RadonLeaders.org
Skip top navigation

university of nevada

What is radon, and why is it dangerous?

The action level for radon, the level where the health risk warrants fixing, is 4 picocuries per liter of air (pCi/l). The U.S. Environmental Protection Agency estimates that one in 15 homes nationwide has an elevated level of radon (a level at or above the action level), while one in four homes tested in Nevada has an elevated radon level.

Because Nevada lacks any regulations that protect citizens from radon, the first step toward risk-reduction occurs through education. The second step is to test, as testing is the only way to determine a home or building's radon level.

Additionally, a home should be tested every two years, before or after remodeling and after significant seismic activity.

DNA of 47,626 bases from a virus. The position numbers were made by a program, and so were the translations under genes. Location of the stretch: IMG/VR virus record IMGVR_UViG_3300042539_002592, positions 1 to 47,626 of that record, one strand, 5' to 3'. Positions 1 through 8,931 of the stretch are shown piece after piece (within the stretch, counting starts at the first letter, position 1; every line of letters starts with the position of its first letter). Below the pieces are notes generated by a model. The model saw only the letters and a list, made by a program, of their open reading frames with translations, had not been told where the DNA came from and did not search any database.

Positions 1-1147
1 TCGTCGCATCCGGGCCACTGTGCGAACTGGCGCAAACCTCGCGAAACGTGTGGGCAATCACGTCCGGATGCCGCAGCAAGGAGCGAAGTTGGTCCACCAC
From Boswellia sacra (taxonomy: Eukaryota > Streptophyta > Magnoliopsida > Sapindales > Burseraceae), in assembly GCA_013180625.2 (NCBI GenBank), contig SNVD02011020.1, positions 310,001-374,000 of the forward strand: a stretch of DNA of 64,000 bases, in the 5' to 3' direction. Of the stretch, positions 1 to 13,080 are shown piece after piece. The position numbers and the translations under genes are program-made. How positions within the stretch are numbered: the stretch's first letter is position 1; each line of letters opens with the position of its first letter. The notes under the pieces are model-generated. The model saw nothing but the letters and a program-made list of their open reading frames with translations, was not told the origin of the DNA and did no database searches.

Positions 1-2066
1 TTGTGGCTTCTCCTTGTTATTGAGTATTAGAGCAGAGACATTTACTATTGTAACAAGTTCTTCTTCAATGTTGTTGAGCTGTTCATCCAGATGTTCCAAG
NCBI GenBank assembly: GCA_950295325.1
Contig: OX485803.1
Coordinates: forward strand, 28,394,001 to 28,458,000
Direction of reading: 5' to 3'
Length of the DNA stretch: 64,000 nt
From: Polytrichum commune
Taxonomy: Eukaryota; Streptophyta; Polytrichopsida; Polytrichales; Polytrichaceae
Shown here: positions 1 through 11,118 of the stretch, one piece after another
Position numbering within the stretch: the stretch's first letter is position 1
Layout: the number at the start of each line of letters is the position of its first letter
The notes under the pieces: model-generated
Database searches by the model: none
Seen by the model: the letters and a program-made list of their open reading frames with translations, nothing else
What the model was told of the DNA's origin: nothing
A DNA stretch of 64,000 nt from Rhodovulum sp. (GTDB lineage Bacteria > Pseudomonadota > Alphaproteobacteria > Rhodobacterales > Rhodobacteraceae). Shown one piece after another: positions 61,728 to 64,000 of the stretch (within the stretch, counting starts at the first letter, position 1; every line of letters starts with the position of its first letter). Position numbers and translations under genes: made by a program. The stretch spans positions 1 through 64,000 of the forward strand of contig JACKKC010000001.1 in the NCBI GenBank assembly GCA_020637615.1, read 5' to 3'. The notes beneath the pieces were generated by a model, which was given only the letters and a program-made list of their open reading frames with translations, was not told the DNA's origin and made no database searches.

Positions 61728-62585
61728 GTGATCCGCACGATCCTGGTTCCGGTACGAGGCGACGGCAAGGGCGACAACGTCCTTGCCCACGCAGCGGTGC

Read more here.

Univ. of Nevada Cooperative Extension Contest: Test Your Home for Radon

January is National Radon Action Month and the Nevada Radon Education Program at University of Nevada Cooperative Extension (UNCE) is sponsoring a “Test Your Home for Radon and Win Contest” for residents of Douglas, Carson City and Washoe counties.

The “Test Your Home for Radon and Win Contest” will provide two Carson City, Douglas or Washoe county homeowners with a $1,500 credit towards the installation of a radon mitigation system.

"We hope the contest encourages more homeowners to test their homes for radon," said Susan Howe, Nevada Radon Education Program director. "We're adding the incentive of winning two $1,500 credits toward two radon mitigation systems to increase awareness of the importance of mitigating homes with elevated radon levels."